Update on Sustainable Development and Land Use – October 2021 # 3 | Allen Matkins


Spectrum News – October 14th

The city of Los Angeles is nearly 500,000 units short, according to the Los Angeles Housing Department. However, that is set to change with the city’s adoption of a new plan for House LA that could result in the construction of more than 250,000 residential units within the next eight years. “The city of Los Angeles is facing perhaps the worst housing crisis in the country,” said Betty Barberena, LA urban planning assistant, last Thursday during a planning committee meeting to pass the plan. The plan includes an inventory of the available locations for possible housing. While the city said there is capacity to build all the housing units it needs, realistically 230,964 will be built due to development barriers. Covering the region’s housing needs, especially for affordable housing, requires reallocation.


cartridge Facility management – October 18th

Eight new real estate leaders, representing over 2,400 buildings, plan to reduce operational CO2 emissions from their collective portfolio under operational control to zero by 2050, the Urban Land Institute’s (ULI) recently announced Greenprint Center for Building Performance. The new Greenprint members, who are publicly oriented towards the ULI Netto-Zero target, are: AEW Capital Management, Brookfield Properties, CP Group, Clarion Partners, Lendlease (until 2025), SL Green Realty Corp., Tishman Speyer and WashREIT . Previously committed companies include: Allianz Real Estate, Boston Properties (until 2025), City Developments Limited, CommonWealth Partners, Heitman, Hudson Pacific Properties (until 2025), Jamestown LP, Kilroy Realty Corporation (until 2020 ), LaSalle Investment Management, Morgan Creek Ventures, MultiGreen, NEO, Nuveen Real Estate, PGIM Real Estate, Rudin Management Company, Savanna and The Tower Companies.

cartridge KTVU – October 13th

San Francisco Mayor London Breed unveiled a new plan on Tuesday to create more homes in the city. The proposed Housing Ordinance, called Cars to Casas, would ease the bureaucratic process of converting locations such as gas stations or parking lots into apartment buildings. The city’s planning department said the ordinance would still require buildings to meet height measurements and reset requirements, but would allow developers to break these up into more units and would cut the process of converting sites from commercial to residential use by years.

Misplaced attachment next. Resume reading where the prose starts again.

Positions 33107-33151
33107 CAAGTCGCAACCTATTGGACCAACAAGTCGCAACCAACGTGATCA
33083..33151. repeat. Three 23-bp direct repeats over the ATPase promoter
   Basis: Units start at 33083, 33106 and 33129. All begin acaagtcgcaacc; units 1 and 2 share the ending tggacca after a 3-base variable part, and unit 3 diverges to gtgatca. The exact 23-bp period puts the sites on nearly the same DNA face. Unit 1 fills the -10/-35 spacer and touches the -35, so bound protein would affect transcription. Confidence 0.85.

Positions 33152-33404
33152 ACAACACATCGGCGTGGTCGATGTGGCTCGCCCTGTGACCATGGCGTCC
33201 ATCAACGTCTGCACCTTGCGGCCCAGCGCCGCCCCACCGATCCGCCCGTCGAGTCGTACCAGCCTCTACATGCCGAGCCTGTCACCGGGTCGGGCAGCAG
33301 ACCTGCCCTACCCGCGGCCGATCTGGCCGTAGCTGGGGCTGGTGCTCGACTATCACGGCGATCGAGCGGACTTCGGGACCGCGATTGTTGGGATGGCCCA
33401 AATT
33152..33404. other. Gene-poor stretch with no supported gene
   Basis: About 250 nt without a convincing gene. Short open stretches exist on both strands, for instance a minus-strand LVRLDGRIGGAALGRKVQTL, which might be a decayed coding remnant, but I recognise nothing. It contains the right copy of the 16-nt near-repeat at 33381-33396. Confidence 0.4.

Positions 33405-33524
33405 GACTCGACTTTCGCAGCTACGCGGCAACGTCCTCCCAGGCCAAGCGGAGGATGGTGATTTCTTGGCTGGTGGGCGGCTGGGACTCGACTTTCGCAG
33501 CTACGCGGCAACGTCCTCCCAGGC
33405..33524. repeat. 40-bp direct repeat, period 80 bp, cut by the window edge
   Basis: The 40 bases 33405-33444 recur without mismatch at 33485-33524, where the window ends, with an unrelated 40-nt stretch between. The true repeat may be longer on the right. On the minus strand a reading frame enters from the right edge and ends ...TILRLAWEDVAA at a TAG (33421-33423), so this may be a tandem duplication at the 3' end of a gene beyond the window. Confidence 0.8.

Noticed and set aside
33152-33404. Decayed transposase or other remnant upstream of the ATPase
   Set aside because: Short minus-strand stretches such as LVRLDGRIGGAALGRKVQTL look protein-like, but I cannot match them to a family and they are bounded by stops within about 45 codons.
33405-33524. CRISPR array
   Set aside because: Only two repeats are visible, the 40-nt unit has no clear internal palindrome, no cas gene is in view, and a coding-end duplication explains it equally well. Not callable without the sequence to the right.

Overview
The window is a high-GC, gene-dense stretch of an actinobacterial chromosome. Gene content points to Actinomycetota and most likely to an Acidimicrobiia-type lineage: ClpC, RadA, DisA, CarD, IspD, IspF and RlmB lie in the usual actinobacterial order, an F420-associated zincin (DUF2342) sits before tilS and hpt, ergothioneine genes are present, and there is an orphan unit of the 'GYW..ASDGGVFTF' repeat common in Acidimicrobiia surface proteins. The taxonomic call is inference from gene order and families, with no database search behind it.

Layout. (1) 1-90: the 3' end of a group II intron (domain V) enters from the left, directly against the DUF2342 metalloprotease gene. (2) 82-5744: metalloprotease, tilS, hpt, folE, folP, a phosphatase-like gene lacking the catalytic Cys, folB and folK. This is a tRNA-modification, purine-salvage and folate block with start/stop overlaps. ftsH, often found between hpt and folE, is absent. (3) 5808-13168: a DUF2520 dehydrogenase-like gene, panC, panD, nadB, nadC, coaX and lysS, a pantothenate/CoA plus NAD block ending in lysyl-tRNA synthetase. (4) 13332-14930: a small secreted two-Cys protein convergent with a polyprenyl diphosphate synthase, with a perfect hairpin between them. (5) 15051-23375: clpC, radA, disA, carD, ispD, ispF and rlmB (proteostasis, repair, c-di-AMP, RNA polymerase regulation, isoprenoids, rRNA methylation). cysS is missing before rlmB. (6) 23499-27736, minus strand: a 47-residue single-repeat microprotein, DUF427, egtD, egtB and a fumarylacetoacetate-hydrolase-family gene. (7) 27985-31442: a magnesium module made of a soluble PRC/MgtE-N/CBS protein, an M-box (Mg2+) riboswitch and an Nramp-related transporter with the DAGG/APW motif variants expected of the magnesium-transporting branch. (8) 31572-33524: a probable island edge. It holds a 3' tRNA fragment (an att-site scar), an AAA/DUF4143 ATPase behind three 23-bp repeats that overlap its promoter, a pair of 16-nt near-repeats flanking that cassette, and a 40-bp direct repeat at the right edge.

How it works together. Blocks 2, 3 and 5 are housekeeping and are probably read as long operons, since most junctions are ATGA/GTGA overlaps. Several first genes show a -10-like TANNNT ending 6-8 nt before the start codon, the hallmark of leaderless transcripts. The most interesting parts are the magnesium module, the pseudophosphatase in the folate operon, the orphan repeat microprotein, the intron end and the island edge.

cartridge KPIX – September 12th

The city of San Jose is in the last few months of its nearly three-year effort to consider a proposal to abolish parking regulations for new downtown real estate developments. Currently, developers of commercial real estate and apartment buildings are required to build a minimum number of parking spaces, depending on factors such as the number of square meters or the number of bedrooms. At a special meeting of the city’s Downtown Parking Board on Tuesday, employees forecast that the number of downtown residents would double by 2040 and the number of downtown workers would increase two and a half times.

cartridge Santa Monica Daily Press – October 14th

After 15 months of planning, dozens of community meetings, and a six-hour council discussion, the Santa Monica City Council approved the city’s 6th cycle housing element plan. This document outlines the city’s plan to create 8,895 new homes by 2029, 6,168 of which must be affordable. Own land for 100 percent affordable living space.

cartridge Nearest town – October 13th

When the scientists on board the International Space Station ISS point their thermal imaging camera at Los Angeles, a cool, bluish-white crescent moon appears deep in the San Fernando Valley from the glowing red and orange blob. In this area, the sidewalk was painted with a special reflective coating as part of an urban cooling project led by the City Street Services Bureau (Streets LA). The satellite thermal imager shows that the reflective paint not only lowers the temperature on the street, it also generally “creates a cooler neighborhood”. Ten streets in ten neighborhoods of Los Angeles have been treated with this cooling paint, and the next phase of the project has just begun.

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